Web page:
Water keeps changing state as it goes through the water cycle. This means that it can be a solid, liquid, or gas. How does water change state? How does it keep moving through the cycle? As Figure 13.3 shows, several processes are involved. Evaporation changes liquid water to water vapor. Energy from the Sun causes water to evaporate. Most evaporation is from the oceans because they cover so much area. The water vapor rises into the atmosphere. Transpiration is like evaporation because it changes liquid water to water vapor. In transpiration, plants release water vapor through their leaves. This water vapor rises into the atmosphere. Condensation changes water vapor to liquid water. As air rises higher into the atmosphere, it cools. Cool air can hold less water vapor than warm air. So some of the water vapor condenses into water droplets. Water droplets may form clouds. Precipitation is water that falls from clouds to Earths surface. Water droplets in clouds fall to Earth when they become too large to stay aloft. The water falls as rain if the air is warm. If the air is cold, the water may freeze and fall as snow, sleet, or hail. Most precipitation falls into the oceans. Some falls on land. Runoff is precipitation that flows over the surface of the land. This water may travel to a river, lake, or ocean. Runoff may pick up fertilizer and other pollutants and deliver them to the water body where it ends up. In this way, runoff may pollute bodies of water. Infiltration is the process by which water soaks into the ground. Some of the water may seep deep under- ground. Some may stay in the soil, where plants can absorb it with their roots. In all these ways, water keeps cycling. The water cycle repeats over and over again. Who knows? Maybe a water molecule that you drink today once quenched the thirst of a dinosaur.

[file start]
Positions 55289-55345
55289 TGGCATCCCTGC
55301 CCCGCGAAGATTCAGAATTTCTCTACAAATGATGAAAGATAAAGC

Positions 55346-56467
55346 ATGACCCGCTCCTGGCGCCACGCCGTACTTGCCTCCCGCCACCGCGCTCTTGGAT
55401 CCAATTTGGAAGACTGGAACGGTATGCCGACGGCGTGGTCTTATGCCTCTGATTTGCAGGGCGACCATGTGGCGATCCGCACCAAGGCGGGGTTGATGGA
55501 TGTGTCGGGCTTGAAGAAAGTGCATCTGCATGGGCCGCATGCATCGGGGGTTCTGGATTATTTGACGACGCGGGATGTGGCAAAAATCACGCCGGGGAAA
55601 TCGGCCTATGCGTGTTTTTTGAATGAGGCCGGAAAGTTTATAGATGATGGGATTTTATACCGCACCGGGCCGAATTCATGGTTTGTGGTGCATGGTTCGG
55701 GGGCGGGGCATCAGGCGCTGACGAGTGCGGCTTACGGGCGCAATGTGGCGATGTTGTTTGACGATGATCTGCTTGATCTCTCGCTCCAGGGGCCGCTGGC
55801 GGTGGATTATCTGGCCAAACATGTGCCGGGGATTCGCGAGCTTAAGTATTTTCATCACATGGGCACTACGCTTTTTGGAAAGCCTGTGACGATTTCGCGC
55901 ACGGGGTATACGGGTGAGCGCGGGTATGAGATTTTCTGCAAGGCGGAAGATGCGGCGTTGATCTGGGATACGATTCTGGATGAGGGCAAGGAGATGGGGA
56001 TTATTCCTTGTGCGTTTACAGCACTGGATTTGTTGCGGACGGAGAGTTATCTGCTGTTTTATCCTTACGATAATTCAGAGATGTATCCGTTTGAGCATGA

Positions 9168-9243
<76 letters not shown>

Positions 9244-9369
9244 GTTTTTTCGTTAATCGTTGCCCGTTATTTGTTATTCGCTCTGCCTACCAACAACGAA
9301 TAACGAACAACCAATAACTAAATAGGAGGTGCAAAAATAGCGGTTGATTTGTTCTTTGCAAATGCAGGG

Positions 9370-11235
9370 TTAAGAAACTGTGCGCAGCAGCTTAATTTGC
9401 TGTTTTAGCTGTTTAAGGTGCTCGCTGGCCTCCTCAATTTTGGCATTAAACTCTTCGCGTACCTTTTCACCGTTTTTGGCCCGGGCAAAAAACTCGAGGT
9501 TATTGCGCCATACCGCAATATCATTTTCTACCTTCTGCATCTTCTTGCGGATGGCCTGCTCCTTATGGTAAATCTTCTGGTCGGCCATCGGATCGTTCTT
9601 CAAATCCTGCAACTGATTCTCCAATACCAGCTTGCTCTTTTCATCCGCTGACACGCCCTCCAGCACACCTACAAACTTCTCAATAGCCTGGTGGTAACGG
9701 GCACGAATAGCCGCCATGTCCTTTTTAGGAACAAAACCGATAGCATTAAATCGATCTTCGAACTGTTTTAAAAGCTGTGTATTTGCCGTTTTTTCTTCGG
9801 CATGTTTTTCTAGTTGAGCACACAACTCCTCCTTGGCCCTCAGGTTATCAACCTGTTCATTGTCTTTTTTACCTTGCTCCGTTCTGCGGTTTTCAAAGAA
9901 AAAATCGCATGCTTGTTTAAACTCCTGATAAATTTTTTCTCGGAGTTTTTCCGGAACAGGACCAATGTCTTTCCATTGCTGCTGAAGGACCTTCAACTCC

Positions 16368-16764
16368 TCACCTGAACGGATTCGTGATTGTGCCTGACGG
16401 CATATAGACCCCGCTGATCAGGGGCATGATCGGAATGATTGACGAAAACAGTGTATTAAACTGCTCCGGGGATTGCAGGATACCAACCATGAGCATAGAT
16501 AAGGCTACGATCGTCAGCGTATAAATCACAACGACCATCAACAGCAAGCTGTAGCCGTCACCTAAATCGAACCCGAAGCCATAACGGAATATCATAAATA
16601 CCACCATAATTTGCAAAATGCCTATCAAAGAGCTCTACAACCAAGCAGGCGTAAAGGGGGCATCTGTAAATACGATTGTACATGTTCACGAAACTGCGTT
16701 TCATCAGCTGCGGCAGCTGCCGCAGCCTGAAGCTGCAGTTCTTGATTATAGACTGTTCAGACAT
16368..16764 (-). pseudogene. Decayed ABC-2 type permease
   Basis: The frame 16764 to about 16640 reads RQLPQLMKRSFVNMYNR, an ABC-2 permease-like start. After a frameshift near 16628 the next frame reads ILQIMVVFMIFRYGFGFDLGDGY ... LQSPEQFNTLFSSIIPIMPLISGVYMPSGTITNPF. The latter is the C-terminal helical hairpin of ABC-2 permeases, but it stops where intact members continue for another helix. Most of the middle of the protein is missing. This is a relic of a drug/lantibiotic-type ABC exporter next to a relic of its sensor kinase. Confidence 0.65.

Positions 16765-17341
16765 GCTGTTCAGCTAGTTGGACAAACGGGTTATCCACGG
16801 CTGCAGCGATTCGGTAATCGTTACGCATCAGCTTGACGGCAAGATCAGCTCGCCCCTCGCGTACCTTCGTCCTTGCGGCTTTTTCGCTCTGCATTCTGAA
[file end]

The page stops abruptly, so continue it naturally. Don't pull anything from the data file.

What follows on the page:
how water is recycled

Water is recycled through the water cycle. The water cycle is the movement of water through the oceans, atmo- sphere, land, and living things. The water cycle is powered by energy from the Sun. Figure 13.3 diagrams the water cycle.